The relator’s allegations primarily concerned Shopko’s billings for medications prescribed to individuals covered both by private insurance and Medicaid.  In essence, the relator claimed that Shopko committed fraud because it billed Medicaid for the full amount Medicaid had contracted to pay even where the private insurer contracted to pay a lesser amount.  Thus, for example, if a private insurer had agreed to cover a prescription for $20,plus a $5 copay, while Medicaid had agreed to pay $30 for the same prescription, Shopko would bill Medicaid $10—both the unpaid copay and the extra owed under the Medicaid contract— rather than just the $5 for the unpaid copay.  The relator alleged that this violated the Federal Assignment Law because the government had the right to an assignment of the benefits of the private health insurance rates under that law.

The Seventh Circuit found that the relator’s theory had “little if any support.”  First, the Seventh Circuit found that the alleged violation of the Federal Assignment Law did not form the basis for a claim to be “false.” The Seventh Circuit relied on the Supreme Court’s decision in Wos v. E.M.A. ex rel. Johnson, 133 S. Ct. 1391 (2013), for the proposition that the Federal Assignment Law concerns recoveries by individual Medicaid beneficiaries from a party responsible for injury (e.g., a tortfeasor in a car accident)—not businesses that contract with and receive payments from Medicaid.  Second, the court held that Shopko was allowed to bill as it did— it was Medicaid’s responsibility to withhold payments above a private insurer’s contracted rate—pointing to Centers for Medicare & Medicaid Services’ manual that specifically directs state Medicaid agencies to “withhold payment ‘[w]henever you are billed for the difference between the payment received from the third party based on’” a preferred provider agreement.  The court held that “Shopko’s alleged actions may … result in additional bureaucratic hassle on both Medicaid’s and Shopko’s end, but they are not false or fraudulent under the state Medicaid manual or any other regulation or law to which Thulin points.”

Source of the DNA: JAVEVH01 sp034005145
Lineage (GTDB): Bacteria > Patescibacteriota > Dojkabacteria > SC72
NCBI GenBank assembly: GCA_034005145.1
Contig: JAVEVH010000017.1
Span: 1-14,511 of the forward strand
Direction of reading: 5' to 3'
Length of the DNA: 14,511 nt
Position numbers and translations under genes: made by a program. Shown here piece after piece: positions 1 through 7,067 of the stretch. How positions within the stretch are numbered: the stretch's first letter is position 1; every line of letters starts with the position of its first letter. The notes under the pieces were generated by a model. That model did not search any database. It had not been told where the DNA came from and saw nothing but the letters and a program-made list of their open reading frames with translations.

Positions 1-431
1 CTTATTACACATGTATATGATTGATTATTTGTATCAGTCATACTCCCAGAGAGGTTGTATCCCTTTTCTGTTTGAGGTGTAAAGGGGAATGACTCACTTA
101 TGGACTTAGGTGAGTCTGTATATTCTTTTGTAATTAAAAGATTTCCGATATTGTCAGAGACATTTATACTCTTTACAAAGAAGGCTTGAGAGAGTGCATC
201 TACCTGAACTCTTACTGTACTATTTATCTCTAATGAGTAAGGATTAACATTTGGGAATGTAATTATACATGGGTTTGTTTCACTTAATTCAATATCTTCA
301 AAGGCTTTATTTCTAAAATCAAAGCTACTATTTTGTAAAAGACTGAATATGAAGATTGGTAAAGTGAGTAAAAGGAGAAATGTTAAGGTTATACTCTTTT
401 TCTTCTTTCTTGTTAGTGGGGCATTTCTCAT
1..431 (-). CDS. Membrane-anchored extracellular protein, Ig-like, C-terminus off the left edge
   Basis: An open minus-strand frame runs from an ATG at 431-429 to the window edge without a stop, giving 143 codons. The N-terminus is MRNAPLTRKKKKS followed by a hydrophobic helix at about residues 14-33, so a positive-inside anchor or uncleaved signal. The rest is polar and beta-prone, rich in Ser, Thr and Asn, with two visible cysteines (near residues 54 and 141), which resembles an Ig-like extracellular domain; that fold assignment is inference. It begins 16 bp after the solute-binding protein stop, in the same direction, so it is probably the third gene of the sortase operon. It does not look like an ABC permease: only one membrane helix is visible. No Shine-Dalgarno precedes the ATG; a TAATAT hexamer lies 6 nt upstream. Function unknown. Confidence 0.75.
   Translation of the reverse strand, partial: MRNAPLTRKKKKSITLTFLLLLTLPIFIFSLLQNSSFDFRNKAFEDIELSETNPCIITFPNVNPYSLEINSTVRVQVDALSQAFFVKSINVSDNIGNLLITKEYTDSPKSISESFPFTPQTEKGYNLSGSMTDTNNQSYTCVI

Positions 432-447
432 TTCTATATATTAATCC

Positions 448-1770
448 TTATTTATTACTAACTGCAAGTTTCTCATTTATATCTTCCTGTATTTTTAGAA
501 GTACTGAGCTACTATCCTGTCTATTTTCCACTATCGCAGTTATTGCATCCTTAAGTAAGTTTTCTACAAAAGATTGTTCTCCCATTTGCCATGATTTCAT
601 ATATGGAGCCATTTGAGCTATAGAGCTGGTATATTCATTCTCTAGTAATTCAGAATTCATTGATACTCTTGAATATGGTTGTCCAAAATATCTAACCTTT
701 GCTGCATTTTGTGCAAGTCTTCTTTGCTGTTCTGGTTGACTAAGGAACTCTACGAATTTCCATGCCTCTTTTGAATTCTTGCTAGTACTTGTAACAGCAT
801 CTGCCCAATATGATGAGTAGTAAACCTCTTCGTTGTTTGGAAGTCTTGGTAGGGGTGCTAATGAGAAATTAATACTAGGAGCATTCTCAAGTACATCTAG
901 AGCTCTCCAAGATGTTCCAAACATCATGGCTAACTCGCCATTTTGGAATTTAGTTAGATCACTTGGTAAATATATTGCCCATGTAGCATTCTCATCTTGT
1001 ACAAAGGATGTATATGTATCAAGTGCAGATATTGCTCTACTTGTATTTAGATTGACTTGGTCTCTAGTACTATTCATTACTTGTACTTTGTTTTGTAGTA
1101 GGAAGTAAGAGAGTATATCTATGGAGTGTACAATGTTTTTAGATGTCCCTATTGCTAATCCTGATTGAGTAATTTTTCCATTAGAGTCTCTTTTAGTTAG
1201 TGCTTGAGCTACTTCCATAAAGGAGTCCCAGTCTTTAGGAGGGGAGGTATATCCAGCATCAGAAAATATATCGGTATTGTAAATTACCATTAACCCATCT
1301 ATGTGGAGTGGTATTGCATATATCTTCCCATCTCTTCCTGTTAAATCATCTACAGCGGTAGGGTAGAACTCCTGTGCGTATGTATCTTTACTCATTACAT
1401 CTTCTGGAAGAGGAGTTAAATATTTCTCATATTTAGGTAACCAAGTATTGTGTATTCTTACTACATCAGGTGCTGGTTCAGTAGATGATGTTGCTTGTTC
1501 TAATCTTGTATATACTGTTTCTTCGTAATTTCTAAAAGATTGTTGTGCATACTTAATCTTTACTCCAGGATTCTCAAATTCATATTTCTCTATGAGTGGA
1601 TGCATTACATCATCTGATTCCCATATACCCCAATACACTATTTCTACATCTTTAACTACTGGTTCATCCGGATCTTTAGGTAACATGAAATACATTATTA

Shopko is the Seventh Circuit’s second recent ruling limiting the reach of the FCA.   Last summer it issued a decision limiting the worthless services theory of liability under the FCA.  United States ex rel. Absher v. Momence Meadows Nursing Center, Inc., No. 13-1886 & 13-1936 (7th Cir. Aug. 20, 2014).

The decision last fall in United States ex rel. Martin v. LifeCare Centers of America, Inc., No. 08-cv-251, 2014 WL 4816006 (E.D. Tenn. Sept. 29, 2014), has led to considerable discussion among lawyers who litigate claims arising under the False Claims Act (FCA). This decision represents the first time any court has found statistical sampling and extrapolation sufficient to establish FCA liability. Some courts had previously endorsed the use of sampling to demonstrate damages once liability has been established. Other courts had affirmed Department of Health and Human Services (HHS) administrative decisions that applied sampling in concluding that Medicare had overpaid government contractors. But the LifeCare decision went further, denying the defendant’s motion for summary judgment relating to the government’s use of statistical sampling to show falsity – the very essence of a false claim for payment by the government.